"We're encouraging folks to invest earlier so it can be used in an impactful way," she told Newsweek, recalling that in 2020 "millions poured into Texas during the last three weeks, but you can't strategize in the last three weeks."

Her donor alliance is working with everyone from labor, to campaigns, and advocacy organizations to prepare for contingencies in November.

Regarding messaging about vote by mail in the critical final weeks, for example, she has discussed what Democrats would do if early voters are having their ballot rejected again. "Do we switch messaging and tell people to go vote in person?" she asked.

Democrats and activists know they have a lot of work ahead of them, but they also understand that just the existence of these new barriers to voting makes it difficult to corral the voters the party desperately needs in a state like Texas.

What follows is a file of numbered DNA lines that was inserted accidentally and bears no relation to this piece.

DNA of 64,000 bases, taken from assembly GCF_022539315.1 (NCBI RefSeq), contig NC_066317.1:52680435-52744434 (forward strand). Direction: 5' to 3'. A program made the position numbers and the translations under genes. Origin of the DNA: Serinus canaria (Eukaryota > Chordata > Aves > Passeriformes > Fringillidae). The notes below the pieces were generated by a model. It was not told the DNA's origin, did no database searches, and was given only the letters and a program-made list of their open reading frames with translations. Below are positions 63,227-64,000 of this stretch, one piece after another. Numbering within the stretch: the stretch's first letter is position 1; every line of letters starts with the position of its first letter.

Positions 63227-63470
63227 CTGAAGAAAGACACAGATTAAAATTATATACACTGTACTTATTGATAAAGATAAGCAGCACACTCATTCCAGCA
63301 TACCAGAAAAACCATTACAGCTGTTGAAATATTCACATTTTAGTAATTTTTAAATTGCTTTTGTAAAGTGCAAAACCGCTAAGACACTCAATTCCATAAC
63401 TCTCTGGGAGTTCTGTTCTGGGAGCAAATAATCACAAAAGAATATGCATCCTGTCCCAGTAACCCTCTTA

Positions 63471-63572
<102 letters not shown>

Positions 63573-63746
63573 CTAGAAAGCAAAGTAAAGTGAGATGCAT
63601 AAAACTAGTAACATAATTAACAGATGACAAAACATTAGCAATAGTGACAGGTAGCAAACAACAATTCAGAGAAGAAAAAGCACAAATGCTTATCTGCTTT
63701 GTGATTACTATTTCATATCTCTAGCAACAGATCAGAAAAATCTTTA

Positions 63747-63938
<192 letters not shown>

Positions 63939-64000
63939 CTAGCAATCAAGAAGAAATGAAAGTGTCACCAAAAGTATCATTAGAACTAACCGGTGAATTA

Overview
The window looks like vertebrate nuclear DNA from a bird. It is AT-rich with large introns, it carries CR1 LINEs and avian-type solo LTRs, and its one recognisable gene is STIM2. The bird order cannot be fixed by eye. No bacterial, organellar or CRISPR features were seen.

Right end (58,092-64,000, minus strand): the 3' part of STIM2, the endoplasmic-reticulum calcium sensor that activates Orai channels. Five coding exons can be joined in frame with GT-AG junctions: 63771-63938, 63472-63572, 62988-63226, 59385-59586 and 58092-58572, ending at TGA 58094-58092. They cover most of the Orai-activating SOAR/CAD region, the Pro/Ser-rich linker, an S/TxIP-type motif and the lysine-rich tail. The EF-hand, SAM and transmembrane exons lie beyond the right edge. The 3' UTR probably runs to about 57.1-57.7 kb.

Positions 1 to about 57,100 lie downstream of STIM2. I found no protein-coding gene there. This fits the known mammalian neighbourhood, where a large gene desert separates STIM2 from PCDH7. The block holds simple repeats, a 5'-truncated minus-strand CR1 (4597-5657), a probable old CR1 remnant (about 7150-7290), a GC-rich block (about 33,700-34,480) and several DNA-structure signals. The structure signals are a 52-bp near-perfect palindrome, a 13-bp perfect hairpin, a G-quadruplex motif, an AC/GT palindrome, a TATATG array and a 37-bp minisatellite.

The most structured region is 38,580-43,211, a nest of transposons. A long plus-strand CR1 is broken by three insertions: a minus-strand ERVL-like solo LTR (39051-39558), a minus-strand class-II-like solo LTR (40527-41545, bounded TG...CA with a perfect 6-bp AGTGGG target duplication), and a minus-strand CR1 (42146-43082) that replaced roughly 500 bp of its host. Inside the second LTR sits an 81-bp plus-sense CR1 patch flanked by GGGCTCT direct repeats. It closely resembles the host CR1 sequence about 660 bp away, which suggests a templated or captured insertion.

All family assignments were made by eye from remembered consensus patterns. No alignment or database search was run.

Ed Espinoza, the president of Progress Texas, cited a 2015 study by Rice University and the University of Houston in the wake of the loss by Democrat Pete Gallego to Republican Will Hurd in the Latino-majority 23rd Congressional District.

The study found that 13% of those registered who stayed home "thought they lacked proper ID under a state law considered the strictest in the nation," the Texas Tribune reported.

But most of the voters actually had the proper documentation, the study found.

"The barrier is a psychological one," Espinoza told Newsweek. "Many people eligible to vote and who have proper ID may decide not to vote — either because they think they're not eligible or the outcome is decided."

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Texas Democratic gubernatorial candidate Beto O'Rourke speaks to college students and faculty during a rally at Prairie View A&M University on February 25, 2022 in Prairie View, Texas. Brandon Bell/Getty Images